Furthermore, funds may be raised only through Crowdfunding Portals that are administered by SEC-registered entities with a minimum paid-up share capital of N100 million. In terms of investment limits, the regulations prohibit retail investors who are neither High Net Worth nor Sophisticated Investors from investing more than 10% of their yearly income.

Additionally, the rules let Micro, Small, and Medium-Sized Enterprises (MSMEs) organised as corporations with a minimum of two years of operating history to raise funds in exchange for investment instruments through a Crowdfunding Portal run by a registered Crowdfunding Intermediary. Additionally, it allows for incorporation of MSMEs with less than two years of operational experience but with a strong technical partner with a minimum of two years of operating experience or with a core investor.

The aggregate amount of securities or investment instruments that can be offered in a 12-month period is 100 million naira for medium-sized businesses, 70 million naira for small businesses, and 50 million naira for micro businesses. 

Notably, the following entities are prohibited from fundraising through a fundraising portal:

1. Complex structures

2. Companies that are publicly traded and their subsidiaries.

3. Businesses that lack a clear business strategy.

4. Businesses that intend to use the funds obtained to provide loans or invest in other businesses.

5. Other entities as the commission may specify.

The key provisions of the Rules are as follows;

Eligibility: The Rules allow Micro Small and Medium Enterprises (MSMEs) incorporated as a company with a minimum of two-years or less operating track records to raise funds through registered crowdfunding portals in exchange for investment instruments.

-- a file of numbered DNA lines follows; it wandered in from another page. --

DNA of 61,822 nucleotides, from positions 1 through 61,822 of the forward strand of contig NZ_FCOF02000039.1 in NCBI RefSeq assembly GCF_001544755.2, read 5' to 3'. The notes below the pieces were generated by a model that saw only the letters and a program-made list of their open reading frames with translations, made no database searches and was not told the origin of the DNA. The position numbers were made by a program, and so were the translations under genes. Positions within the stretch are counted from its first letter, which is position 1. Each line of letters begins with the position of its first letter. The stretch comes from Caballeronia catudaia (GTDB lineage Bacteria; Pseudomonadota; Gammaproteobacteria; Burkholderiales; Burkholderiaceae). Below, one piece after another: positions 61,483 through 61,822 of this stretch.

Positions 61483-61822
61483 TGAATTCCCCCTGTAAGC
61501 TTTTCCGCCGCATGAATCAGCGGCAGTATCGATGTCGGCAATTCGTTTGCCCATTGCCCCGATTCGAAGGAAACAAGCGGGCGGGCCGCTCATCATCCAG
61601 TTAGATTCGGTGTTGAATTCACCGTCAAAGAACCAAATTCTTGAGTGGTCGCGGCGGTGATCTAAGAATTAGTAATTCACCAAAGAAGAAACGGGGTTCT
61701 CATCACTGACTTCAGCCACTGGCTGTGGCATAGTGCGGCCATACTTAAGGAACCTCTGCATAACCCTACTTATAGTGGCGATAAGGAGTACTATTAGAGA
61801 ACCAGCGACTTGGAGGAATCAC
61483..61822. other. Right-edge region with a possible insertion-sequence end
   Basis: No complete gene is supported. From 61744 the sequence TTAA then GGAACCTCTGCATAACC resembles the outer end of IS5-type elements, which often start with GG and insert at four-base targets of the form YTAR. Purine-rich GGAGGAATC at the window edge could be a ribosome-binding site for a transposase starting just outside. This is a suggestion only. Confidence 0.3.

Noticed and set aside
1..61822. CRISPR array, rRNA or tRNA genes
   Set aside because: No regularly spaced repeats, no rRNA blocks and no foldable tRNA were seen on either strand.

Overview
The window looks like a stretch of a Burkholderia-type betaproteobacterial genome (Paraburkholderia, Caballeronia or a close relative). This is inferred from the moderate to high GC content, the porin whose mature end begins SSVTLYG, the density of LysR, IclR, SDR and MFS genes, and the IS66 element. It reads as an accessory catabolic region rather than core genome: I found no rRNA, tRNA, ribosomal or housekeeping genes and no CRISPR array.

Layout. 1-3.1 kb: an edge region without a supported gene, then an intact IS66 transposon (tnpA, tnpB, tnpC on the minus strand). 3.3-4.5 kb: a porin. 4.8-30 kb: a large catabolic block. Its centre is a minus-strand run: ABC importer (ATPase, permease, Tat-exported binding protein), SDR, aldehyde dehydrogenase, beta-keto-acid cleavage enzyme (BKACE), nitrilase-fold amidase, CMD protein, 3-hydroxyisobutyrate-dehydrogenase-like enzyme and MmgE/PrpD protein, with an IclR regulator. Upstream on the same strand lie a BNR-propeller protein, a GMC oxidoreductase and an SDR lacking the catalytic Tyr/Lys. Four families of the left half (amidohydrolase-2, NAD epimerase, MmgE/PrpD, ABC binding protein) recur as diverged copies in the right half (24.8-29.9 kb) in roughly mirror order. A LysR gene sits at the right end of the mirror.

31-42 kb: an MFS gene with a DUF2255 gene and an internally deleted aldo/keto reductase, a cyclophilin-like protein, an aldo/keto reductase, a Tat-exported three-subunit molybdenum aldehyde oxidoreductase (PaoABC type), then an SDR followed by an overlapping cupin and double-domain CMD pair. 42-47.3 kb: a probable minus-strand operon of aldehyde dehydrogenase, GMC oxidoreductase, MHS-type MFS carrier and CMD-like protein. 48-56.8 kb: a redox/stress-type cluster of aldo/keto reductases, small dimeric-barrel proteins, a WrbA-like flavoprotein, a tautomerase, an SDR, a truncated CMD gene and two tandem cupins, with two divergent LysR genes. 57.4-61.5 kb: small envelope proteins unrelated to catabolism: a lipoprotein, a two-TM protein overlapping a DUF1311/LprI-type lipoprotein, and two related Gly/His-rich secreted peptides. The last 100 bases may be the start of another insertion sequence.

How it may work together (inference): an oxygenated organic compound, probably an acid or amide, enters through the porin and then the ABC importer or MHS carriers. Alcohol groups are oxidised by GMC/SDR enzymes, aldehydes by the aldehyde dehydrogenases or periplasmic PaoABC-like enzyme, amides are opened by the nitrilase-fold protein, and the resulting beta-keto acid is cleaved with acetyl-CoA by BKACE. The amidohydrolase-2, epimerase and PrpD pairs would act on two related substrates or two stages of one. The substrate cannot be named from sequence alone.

Under the Rules, certain issuers may be exempted from prior registration provided that the issuer is an entity incorporated in Nigeria and is accredited by a crowdfunding portal to utilise its platform. Also, the aggregate amount of securities or investment instruments that can be offered and sold by the issuer within a 12-month period shall comply with the following limits:

The maximum amount which may be raised by a Medium enterprise shall not exceed 100 Million.The maximum amount which may be raised by a Small enterprise shall not exceed 70 Million.The maximum amount which may be raised by a Microenterprise shall not exceed 50 Million.

The Rules also provide that every entity involved in crowdfunding in Nigeria must be registered with the Commission. The key participants are the fundraisers, the investors and the intermediaries. The fundraiser is the originator, maker or obligor of the investment instrument to be issued. The investor is defined in the Act as any person or entity that seeks to make, are making, or have made an investment in an investment vehicle with the expectation of achieving returns.

Rule 4(a) of the Rules of Crowdfunding 2021 provides that, “every portal that facilitates, operates, provides or maintains interactions between fundraisers and investing public (crowd) in Nigeria for the purpose of an investment based crowdfunding shall be operated only by an entity registered as a crowdfunding intermediary”. The Crowdfunding Intermediary is the entity that operates the Crowdfunding Portal. They are required to be registered with the SEC. The Rules place further responsibility on the intermediaries, which are information disclosure, due diligence, reporting obligations, data protection and privacy, operation of a trust account, compliance and restriction on cross-ownership.


The provisions of the Companies and Allied Matters Act and the Investment and Securities Act need to be amended to make provision to allow crowdfunding of private companies. As at the time of writing this article, crowdfunding by private companies  is still in its infancy. Nonetheless, the Rules on Crowdfunding 2021 is a welcome development that seeks to regulate crowdfunding in Nigeria. This would encourage more startups to spring up as well as support small and medium scale businesses. It is, however, important to note that effective implementation of these Rules would ensure proper compliance with its provisions and the Commission is charged with this responsibility.